‘…a better than average crime-thriller with some salty characters and a propulsive, scabrous plot….’

Would consenting adults flock to a crime thriller with the emphasis on sex? 1992’s Basic Instinct proved that they would, but 1996’s Striptease notably failed to manage the same trick, despite a record-breaking $12.5 million salary for star Demi Moore. Critics love to deride films with sexual content, preferring to suggest that they are above whatever blandishments are offered, but with our new and improved understanding of male-female relations, can we safely return to Striptease?

This is an adaptation of a darkly comic crime-novel by writer Carl Hiaasen, and feels much in the genre of Elmore Leonard. We follow a diverse group of low-lives as their paths collide in a Miami backwater; amongst them is FBI secretary turned stripper Erin (Demi Moore) who is fighting for custody of her kid against Darrell Grant (Robert Patrick), who is using the kid as cover for a spate of thefts of hospital equipment, namely wheel-chairs. With the justice system rigged against her, Erin agrees to work undercover exposing a sex-crazed congressman David Dilbeck, played in a white-toupee and with vaseline in his boots by Burt Reynolds. Also along for the ride are Erin’s protector Shad (Ving Rhames) and his pet monkey, plus worldly cop Al Garcia (Armand Assante). Can Erin navigate the perps and the pervs and escape with her child?

Much has been made of Moore’s dour presence here, but she’s supposedly fighting for her child’s life, so that gets a pass; she’s in character. Some of the comedy in Andrew Bergman’s film leans a little too far into broadness, but the basic story set-up is fine and Haiaasen was reportedly delighted by the final film. Bergman was determined to show the less exotic side of the adult entertainment industry, and makes a few surprising calls; the music of the Eurythmics (Little Bird, Sweet Dreams) is used, not once, not twice, not three times, but so many times I generally lost count. Presumably this is intended to the repetitive side of Erin’s daily rehearsals and nightly grind, but the effect on the casual viewer of listening to the same track over and over again is something of a grind itself.

Striptease is a remarkably un-erotic film, but it’s a better than average crime-thriller with some salty characters and a propulsive, scabrous plot. Despite a dense storyline, the narrative gets worse as it goes along, and the conclusion is less than rousing. The director notes the film ended up with a more-than-healthy take on home video, but Stiptease’s drear reputation isn’t entirely deserved; it’s a glitzy yet sleazy slice of Miami low-life action. And after all, this is the story of a wronged woman getting her way, so it’s heart is in the right place even if everything else is as all-over-the-shop as Ving Rhames’ pet monkey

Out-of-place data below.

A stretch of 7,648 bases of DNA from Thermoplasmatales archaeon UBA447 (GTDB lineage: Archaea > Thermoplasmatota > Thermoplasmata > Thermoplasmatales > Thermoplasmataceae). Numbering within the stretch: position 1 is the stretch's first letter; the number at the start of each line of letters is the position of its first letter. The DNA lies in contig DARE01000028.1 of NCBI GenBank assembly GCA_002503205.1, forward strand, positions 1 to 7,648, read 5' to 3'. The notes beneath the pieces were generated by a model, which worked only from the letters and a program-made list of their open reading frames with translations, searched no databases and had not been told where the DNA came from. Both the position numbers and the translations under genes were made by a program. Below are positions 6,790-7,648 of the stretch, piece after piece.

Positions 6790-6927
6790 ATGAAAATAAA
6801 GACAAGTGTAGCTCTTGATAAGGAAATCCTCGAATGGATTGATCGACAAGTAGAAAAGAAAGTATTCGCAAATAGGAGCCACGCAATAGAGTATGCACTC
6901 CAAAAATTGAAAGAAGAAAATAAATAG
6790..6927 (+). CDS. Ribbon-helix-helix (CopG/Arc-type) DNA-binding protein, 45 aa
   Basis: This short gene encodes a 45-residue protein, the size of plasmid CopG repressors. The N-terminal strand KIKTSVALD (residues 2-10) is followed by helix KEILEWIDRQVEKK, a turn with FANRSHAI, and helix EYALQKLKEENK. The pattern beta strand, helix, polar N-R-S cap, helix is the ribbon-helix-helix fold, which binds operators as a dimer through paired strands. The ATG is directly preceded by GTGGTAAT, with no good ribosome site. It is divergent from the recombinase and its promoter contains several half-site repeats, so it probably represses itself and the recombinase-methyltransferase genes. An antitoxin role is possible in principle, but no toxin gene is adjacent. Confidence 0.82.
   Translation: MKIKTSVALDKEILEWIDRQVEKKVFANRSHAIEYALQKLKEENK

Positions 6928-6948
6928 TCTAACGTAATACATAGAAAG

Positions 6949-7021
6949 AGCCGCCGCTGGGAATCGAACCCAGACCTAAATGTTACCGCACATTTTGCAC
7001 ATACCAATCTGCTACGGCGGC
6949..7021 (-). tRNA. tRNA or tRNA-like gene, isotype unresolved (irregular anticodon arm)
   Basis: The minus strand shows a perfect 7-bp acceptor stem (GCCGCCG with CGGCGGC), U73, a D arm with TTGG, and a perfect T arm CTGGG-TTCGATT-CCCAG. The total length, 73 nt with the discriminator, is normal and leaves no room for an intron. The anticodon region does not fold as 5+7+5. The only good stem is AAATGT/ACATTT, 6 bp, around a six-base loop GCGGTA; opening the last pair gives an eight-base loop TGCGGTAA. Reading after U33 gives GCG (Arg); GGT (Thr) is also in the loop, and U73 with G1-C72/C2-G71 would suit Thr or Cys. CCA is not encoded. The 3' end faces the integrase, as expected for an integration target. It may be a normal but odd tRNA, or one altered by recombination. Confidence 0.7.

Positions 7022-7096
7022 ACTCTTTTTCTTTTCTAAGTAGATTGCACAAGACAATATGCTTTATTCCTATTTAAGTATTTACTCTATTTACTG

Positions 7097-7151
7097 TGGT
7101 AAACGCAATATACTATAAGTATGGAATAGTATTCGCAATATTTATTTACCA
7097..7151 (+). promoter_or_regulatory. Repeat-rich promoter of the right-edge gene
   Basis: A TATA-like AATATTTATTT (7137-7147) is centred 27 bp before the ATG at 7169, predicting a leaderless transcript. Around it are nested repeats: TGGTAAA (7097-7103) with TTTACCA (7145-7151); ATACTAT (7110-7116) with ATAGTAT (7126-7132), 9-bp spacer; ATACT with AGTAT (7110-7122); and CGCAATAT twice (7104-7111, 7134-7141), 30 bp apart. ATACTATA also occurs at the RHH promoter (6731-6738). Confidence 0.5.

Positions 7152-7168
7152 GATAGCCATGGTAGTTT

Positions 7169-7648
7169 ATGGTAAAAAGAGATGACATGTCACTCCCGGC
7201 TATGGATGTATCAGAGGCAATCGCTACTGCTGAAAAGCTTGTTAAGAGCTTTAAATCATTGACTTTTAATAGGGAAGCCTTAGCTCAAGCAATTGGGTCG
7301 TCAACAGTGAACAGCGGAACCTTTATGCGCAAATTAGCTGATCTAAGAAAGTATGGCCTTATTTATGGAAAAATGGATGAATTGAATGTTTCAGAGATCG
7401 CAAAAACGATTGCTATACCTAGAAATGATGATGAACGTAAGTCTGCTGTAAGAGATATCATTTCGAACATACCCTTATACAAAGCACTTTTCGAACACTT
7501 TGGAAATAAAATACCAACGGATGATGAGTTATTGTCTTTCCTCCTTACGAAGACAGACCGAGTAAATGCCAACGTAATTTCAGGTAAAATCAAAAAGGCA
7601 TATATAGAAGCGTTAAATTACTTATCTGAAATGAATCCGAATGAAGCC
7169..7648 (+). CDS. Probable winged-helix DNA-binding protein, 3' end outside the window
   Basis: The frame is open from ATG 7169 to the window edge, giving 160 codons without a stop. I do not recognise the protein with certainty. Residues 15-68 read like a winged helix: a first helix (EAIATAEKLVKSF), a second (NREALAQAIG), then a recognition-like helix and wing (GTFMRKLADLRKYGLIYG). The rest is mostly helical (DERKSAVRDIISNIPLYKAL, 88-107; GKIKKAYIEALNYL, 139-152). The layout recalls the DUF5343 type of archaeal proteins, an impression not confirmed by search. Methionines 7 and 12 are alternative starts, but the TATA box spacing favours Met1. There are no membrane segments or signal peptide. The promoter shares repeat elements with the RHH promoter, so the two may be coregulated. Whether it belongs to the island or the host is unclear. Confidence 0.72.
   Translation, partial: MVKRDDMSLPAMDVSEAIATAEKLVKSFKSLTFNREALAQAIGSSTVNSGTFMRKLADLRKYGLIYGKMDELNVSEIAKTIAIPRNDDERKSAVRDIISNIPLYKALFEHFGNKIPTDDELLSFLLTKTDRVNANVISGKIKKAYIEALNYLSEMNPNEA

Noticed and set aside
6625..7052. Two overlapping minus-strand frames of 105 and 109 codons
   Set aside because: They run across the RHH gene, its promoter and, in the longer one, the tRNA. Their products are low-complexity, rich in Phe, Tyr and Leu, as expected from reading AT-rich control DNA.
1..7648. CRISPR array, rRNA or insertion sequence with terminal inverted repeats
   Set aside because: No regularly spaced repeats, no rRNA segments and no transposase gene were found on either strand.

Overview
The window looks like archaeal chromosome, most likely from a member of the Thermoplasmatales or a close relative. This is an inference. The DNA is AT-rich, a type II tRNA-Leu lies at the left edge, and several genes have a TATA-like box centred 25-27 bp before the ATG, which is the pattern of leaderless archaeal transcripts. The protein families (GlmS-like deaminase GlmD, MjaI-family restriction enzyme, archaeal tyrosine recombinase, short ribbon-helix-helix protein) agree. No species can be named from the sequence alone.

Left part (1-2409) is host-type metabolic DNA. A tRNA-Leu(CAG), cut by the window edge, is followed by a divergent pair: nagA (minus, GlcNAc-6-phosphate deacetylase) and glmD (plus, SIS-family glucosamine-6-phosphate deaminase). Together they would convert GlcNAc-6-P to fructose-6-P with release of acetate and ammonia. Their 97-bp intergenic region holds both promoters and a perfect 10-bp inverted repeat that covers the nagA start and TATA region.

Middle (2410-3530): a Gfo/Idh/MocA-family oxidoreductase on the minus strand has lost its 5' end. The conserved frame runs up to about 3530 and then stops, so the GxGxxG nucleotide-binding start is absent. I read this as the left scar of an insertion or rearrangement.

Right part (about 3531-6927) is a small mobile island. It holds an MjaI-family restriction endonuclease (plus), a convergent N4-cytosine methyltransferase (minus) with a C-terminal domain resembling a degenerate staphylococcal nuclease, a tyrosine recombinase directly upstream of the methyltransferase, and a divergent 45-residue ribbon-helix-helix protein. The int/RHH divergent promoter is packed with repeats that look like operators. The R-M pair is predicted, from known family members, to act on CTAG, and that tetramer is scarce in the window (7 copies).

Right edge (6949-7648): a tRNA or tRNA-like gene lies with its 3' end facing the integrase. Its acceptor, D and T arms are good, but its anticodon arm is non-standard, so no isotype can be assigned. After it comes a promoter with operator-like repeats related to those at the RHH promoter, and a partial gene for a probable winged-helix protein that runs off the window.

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  1. I always felt like Demi was lost. Like she wandered onto a set and someone said – start acting! and she kinda sorta did but was just looking for the exit. She just never loses that deer-in-headlights look. is that what people think of as sexy? Hmm.

    • The picture that I used for my review illustrates your point perfectly. The film-makers made this character out to be far more unworldly than in the book. I’d have preferred her to have Clarise Starling agency, but no…

  2. Striptease was mostly affected by Showgirls’ poor performance. They purposefully leaned into comedy to differentiate the films. Both movies ironically share a very naked Rena Riffel and a dance choreographer if I’m not mistaken. It’s bad, but I think people call Striptease the “worst movie ever made,” because it was so close to Showgirls.

    • I wondered about Rena Riffel; I thought I was imagining her here, because I remembered her from Showgirls. But I also suspect a pile-on of critics keen to rip both of these films apart; they’re not so bad, there’s just a LOT of virtue signalling going on…

  3. Lol that film poster cuased quite a stir in South Africa back in the day. Being as conservative as it was back then. And it wasnt even close to what the title suggested. Great review man.

  4. The idea would probably have worked better without all the ballast Moore brought to the table. Although considered a flop it did better than break-even, collaring $100 million worldwide. But this and GI Jane pretty much brought to a premature close Moore’s period as a top box office draw.

                • Kilts have always been cool. And I wore mine well before this film. Let me be clear; I have drawn no inspiration from this film, GI Jane only.

                  • Glad we could clear that up.

                    Little things like this are what can make life’s road rough if not cleared up quickly.

                    Was this one of those “because I’m a completionist” movies or were you secretly enticed to watch it anyway? The Public wants to know!

                    • I may be one of the few who approached this because I like the kind of writing the book is based on. Unfortunately they decided to sell it on sex, and it didn’t work out. But yes, in your honour, I’m aiming to get my Moore and Caine completist badges.

                    • I did find it interesting that this was based on a book. Amazing how many movies have a book under the hood in one way or another.

                      I can understand the Caine badge, but what drew you into getting your Moore badge?

                    • That’s the spirit! And who’s complaining? Demi Moore’s GI Jane is an inspirational film and no mistake. No shame in exhuming her other work…

                    • Ok, I’ll take responsibility, you have the rest of the weekend off! Enjoy!

    • He’s a good writer, and I’ve heard good things about his take on Trump. Lucky You was good too.

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